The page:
St. Andrew's Church

Mary D'Aye

In 1638, on receipt of a large inheritance from his maternal uncle, Thomas Steward, Oliver Cromwell moved his family to Ely. His infamous rise to power is a celebrated part of English history. Although he died in 1658, his connection with this area lived on through his descendants. A large memorial situated to the left of the main door of St. Andrew's Church marks the grave of his Great-grand daughter Mary D'Aye, daughter of Elizabeth Cromwell and William Russell, Elizabeth being the daughter of Henry Cromwell, Lord Deputy of Ireland.

Olaudah Equiano - b.1745 d.1797


Perhaps the most famous marriage at St. Andrew's Church, Soham in Cambridgeshire was between Olaudah Equiano (The African) and Susannah Cullen (Spinster of the Parish of Soham) on the 7th April 1792. Slavery was still in force at the time of their marriage. Olaudah Equiano otherwise known as Gustavus Vassa was the African slave who gained his freedom and became an activist for the abolition of slavery in the 18th Century. He wrote his celebrated Autobiography - 'The Interesting Narrative of the life of Olaudah Equiano or Gustavus Vassa, the African 1789' which is still available to buy to this day.

Evidence to suggest that the couple took up residence in Soham comes from the fact that both of their children were born here. He had two daughters Anna Maria Vassa born on 16th October 1793 and was baptised in St. Andrew's Church on 30th January 1794. His second daughter, Joanna Vassa was born on 11th April 1795 and baptised in St. Andrew's Church on 29th April 1795.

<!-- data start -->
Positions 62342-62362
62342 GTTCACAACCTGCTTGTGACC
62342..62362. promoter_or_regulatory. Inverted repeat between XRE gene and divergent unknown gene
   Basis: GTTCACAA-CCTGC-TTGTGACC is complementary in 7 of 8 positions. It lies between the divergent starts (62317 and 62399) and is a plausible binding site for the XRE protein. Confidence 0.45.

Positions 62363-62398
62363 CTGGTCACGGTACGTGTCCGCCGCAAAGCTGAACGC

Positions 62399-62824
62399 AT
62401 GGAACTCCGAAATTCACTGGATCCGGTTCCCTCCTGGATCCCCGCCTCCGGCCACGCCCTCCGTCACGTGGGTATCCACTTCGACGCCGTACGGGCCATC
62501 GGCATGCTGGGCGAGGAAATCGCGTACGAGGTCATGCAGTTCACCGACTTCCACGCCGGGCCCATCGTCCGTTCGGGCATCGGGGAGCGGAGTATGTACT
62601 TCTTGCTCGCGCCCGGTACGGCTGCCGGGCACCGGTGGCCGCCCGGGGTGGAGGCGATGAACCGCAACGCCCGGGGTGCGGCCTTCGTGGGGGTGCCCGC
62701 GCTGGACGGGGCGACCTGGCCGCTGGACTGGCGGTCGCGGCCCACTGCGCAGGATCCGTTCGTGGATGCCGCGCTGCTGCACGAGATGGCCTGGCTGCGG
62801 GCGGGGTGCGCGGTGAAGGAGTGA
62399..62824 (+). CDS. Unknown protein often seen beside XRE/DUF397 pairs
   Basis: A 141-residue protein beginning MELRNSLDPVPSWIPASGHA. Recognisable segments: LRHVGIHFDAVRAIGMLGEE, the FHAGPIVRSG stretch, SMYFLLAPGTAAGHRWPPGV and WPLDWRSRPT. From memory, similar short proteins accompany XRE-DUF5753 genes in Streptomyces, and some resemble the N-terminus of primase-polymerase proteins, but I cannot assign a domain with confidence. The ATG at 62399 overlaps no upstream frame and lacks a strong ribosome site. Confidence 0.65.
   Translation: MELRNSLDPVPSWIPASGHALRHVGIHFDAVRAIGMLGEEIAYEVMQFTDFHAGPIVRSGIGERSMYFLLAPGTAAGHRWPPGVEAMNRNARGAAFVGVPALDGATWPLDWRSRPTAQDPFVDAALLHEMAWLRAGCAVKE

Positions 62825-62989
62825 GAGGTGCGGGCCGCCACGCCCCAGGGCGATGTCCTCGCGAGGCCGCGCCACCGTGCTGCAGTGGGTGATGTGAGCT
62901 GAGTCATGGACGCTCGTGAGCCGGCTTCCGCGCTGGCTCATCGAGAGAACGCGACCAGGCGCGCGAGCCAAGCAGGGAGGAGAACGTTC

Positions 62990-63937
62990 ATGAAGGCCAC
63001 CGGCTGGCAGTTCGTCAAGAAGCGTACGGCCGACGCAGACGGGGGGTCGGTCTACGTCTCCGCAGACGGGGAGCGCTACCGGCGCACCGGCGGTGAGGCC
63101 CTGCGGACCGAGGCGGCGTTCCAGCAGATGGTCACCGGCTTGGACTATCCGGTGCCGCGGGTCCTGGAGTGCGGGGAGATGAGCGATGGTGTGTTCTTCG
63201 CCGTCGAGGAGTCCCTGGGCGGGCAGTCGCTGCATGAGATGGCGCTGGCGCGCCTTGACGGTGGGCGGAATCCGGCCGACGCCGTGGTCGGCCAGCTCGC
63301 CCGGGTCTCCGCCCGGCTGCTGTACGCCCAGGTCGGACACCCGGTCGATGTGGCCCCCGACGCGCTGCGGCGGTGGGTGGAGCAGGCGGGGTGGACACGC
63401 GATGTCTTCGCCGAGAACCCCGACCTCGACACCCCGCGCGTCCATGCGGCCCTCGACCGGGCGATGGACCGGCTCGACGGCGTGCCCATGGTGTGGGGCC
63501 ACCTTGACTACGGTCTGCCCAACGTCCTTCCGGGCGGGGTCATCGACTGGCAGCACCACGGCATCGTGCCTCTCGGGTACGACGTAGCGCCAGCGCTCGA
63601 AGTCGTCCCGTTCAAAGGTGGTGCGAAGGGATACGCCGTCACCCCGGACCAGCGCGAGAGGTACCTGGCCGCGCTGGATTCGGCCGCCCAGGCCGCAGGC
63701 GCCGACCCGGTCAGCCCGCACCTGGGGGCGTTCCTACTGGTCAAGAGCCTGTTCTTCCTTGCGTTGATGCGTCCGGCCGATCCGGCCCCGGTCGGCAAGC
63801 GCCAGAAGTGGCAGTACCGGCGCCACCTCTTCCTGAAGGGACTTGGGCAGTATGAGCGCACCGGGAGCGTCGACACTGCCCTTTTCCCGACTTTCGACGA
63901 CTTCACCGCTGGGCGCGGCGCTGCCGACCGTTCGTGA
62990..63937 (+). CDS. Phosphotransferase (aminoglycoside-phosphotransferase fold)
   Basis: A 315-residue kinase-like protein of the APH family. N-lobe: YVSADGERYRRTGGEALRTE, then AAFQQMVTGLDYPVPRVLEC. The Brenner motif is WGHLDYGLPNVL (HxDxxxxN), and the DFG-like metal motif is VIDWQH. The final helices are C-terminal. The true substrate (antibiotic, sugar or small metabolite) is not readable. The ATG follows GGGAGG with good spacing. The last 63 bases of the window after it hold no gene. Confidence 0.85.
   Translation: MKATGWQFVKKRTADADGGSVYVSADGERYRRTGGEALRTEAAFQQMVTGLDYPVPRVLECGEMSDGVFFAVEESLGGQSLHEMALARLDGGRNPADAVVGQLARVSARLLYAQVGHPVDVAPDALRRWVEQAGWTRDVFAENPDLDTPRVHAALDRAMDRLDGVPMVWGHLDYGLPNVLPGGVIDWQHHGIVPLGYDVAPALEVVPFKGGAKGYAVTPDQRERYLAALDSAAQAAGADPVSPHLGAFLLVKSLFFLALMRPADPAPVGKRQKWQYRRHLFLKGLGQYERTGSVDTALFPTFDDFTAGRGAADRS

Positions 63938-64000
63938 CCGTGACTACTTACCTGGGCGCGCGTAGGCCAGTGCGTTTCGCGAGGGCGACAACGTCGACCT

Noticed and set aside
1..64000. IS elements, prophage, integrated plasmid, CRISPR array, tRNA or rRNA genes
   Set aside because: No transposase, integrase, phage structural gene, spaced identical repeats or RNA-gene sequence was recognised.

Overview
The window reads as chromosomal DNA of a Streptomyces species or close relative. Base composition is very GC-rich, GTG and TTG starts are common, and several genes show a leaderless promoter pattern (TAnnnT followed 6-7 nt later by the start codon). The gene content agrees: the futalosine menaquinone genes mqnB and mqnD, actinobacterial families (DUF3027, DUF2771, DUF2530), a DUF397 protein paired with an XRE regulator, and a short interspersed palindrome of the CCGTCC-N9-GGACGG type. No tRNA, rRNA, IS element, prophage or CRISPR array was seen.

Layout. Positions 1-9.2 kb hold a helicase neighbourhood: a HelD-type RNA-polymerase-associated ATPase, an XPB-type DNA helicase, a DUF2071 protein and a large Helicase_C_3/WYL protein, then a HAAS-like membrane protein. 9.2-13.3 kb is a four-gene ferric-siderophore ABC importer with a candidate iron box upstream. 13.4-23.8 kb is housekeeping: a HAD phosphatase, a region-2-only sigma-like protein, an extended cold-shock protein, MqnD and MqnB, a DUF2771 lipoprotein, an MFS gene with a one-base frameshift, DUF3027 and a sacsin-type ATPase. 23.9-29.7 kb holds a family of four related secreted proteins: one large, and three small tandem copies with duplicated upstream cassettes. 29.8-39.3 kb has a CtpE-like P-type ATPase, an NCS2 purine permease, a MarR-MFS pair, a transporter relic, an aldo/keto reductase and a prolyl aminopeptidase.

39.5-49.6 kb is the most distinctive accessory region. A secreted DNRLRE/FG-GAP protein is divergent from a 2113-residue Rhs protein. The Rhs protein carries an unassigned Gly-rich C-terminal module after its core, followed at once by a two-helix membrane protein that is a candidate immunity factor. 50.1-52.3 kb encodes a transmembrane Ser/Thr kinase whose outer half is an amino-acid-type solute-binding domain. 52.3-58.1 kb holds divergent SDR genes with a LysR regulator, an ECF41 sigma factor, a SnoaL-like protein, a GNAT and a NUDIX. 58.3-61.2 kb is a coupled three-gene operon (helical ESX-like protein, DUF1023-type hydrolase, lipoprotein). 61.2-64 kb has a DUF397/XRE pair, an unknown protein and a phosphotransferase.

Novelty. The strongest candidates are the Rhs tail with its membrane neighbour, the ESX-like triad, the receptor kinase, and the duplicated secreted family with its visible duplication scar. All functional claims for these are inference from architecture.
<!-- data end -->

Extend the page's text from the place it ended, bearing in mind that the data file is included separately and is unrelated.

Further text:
Susannah was always thought to have died during Joanna's birth, however, records show that she died a year later, and is believed to be buried in Soham as 'Susanna Vassa, wife of Gustavus the African on 21st February 1796, aged 34'. Gustavus died on 31st March 1797, aged 52, his death occurred in London, but the whereabouts of his burial is unknown. Sadly Anna Maria died a few months later on 21st July 1797, aged just 4 Years and is buried in St. Andrew's Church, Chesterton, Cambridge where there is a commemorative plaque in her memory.

Joanna Vassa inherited a sizable estate from her father equivalent to £100,000 in todays money. She went on to marry the Reverend Henry Bromley and they ran a Congregational Chapel at Clavering near Saffron Walden in Essex, before moving to London in the middle of the nineteenth century. Joanna died in March 1857 at the age of 61 and is buried along with her husband in Abney Park Cemetery in Stoke Newington. It's not yet known whether Joanna had any children. The Slave Trade was finally abolished on British ships 10 years after the death of Olaudah Equiano, in 1807. It took a further forty years to see the abolition in the British colonies.

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